Zika Outbreak: Activating Our Global and U.S. Response Funds
We’ve all seen the alarming stories recently about the Zika virus outbreak in many countries and territories in the Americas, the likelihood that the virus will continue to spread to new areas, and the potentially serious implications for pregnant women and infants. The Centers for Disease Control and Prevention (CDC) has been working closely with its U.S. and international partners on the response. To accelerate this work, CDC has just requested that the CDC Foundation activate our two emergency response funds—the Global Disaster Response Fund and the U.S. Emergency Response Fund.
For most people, Zika virus causes no more than mild illness. For pregnant women, however, Zika poses a more serious threat. Evidence suggests Zika virus can spread from a pregnant woman to her baby. That infection may be linked to microcephaly, a debilitating birth defect where babies are born with much smaller heads than normal and with brains that may not have properly developed.
CDC has some of the world’s leading experts both in diseases spread by mosquitoes and in birth defects. These experts are working 24/7 to address the Zika outbreak in several critical ways, from issuing travel notices to providing guidance for healthcare providers. Other measures include working with partners on diagnostic tests, treatments and potential vaccines for Zika as well as providing expert guidance on mosquito control solutions.
While CDC has government funding to support most needs, CDC does not have funding needed to meet all immediate response needs—and that’s where the CDC Foundation disaster response funds provide flexible essential resources. Your support will assist in a variety of ways, such as enhancing CDC’s ability to broadly alert healthcare providers and the public about Zika; funding Zika prevention kits with educational materials for pregnant women in Puerto Rico and other high-risk areas; protecting travelers with guidance and information; supporting state health laboratories with diagnostic tests; and detecting and reporting cases to help prevent further spread.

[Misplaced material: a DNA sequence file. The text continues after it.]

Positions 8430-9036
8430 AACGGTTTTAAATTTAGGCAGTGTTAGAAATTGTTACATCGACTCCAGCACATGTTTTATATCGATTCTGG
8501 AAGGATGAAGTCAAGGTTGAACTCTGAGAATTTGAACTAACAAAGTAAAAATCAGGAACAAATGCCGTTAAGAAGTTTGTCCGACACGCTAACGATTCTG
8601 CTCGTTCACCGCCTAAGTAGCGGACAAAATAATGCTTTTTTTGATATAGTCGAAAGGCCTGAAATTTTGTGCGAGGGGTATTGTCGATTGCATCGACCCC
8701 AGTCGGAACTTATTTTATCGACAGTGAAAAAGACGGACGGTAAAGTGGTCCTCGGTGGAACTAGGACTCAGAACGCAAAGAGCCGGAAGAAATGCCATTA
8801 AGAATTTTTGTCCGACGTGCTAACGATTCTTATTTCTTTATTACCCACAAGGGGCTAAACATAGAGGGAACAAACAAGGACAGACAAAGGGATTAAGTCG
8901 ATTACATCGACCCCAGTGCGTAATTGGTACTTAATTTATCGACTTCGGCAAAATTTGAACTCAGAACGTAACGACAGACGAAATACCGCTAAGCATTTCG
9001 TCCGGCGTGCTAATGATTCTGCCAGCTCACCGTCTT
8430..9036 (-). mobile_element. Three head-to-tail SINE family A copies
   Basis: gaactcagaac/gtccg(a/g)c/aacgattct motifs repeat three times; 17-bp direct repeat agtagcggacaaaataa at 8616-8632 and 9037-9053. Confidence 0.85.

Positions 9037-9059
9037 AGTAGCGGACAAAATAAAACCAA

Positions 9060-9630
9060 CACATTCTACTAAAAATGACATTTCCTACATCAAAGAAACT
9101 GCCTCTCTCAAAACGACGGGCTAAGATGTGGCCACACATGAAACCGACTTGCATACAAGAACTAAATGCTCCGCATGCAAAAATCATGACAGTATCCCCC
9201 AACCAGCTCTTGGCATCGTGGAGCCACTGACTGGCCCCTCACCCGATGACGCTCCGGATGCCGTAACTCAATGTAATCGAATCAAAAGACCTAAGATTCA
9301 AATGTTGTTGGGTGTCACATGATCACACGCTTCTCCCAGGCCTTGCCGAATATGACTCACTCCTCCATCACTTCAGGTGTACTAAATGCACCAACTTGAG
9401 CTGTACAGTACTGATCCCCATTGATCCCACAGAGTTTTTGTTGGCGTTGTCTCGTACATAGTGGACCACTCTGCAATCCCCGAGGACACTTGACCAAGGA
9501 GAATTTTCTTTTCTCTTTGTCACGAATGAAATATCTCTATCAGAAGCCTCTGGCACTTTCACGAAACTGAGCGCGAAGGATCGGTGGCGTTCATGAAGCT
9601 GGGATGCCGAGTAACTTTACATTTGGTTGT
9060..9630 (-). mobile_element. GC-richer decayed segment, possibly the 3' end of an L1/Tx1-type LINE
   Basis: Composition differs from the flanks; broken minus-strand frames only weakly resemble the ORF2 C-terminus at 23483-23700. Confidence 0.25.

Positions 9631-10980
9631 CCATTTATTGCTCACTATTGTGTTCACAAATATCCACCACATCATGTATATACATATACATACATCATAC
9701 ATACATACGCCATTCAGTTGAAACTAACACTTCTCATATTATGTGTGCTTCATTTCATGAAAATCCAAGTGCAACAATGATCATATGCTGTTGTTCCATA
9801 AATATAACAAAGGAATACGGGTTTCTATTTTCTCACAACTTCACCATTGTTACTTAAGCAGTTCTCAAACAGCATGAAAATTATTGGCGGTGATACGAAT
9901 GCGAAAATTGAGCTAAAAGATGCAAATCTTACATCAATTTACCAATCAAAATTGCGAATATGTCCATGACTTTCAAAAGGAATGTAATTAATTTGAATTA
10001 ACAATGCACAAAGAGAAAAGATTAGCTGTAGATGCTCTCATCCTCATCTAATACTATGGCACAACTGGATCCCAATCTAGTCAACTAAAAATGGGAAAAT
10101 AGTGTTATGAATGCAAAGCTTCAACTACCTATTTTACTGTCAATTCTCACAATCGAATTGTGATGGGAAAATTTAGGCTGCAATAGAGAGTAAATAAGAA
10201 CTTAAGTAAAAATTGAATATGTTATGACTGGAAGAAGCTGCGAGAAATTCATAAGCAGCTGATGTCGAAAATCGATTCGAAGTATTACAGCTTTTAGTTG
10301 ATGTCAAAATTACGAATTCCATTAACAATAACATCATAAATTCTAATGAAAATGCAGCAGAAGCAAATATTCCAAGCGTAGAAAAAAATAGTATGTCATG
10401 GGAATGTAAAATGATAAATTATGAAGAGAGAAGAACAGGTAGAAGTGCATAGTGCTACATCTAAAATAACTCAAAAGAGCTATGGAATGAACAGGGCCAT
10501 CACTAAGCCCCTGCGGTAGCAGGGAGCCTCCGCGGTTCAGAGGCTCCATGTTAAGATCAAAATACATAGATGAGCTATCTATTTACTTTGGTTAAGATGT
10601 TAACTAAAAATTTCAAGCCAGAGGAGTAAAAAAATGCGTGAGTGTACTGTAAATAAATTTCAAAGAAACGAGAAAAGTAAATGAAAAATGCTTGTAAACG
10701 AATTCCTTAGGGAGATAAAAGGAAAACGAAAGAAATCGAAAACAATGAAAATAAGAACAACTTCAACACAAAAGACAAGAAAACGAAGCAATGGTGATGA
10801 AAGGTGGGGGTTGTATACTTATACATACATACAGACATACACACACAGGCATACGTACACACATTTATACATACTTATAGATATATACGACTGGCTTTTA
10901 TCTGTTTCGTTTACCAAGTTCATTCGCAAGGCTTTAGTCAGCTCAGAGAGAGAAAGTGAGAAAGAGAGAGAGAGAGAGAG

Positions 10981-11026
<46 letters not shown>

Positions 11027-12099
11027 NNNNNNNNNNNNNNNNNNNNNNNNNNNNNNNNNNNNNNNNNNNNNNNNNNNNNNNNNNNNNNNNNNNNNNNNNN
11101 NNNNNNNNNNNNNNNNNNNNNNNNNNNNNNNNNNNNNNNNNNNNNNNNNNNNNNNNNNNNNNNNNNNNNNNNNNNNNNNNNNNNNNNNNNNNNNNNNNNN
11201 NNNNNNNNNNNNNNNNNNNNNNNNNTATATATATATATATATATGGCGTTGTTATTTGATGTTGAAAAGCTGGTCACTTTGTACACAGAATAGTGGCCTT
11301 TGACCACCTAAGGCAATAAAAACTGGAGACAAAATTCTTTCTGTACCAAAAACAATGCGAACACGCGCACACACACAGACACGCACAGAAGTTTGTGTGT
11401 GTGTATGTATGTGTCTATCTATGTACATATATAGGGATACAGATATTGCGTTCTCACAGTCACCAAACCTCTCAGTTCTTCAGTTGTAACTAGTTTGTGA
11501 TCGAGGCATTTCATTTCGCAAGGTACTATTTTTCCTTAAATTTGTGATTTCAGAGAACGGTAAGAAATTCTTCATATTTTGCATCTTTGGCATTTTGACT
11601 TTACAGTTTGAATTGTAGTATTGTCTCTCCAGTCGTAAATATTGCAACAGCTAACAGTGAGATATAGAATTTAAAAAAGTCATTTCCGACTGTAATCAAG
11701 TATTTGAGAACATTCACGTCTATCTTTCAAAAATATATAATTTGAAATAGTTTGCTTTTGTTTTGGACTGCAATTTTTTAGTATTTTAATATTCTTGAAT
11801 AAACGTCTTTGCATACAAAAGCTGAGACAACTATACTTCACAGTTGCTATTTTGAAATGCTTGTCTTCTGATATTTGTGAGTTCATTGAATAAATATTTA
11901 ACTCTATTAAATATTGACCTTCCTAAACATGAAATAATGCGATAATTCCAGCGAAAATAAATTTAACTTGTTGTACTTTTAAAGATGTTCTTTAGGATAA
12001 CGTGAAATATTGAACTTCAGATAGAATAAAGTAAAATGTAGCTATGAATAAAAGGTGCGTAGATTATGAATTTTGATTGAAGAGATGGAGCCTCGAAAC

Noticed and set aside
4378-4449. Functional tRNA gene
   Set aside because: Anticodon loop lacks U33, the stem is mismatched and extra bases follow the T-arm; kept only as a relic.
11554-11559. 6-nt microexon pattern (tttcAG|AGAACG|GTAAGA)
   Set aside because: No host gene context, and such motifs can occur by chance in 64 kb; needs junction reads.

The CDC Foundation’s disaster response funds enable CDC to respond faster to the changing and unanticipated nature of infectious disease outbreaks. In the past, these funds have proved to be crucial for CDC in broadening their swift response to many emergency situations, most recently in the West Africa Ebola outbreak.
Please join forces with us to help CDC control the Zika outbreak. All contributions to the CDC Foundation’s Global Disaster Response Fund and U.S. Emergency Response Fund will help CDC fight immediate health threats and respond to future outbreaks and emergencies.
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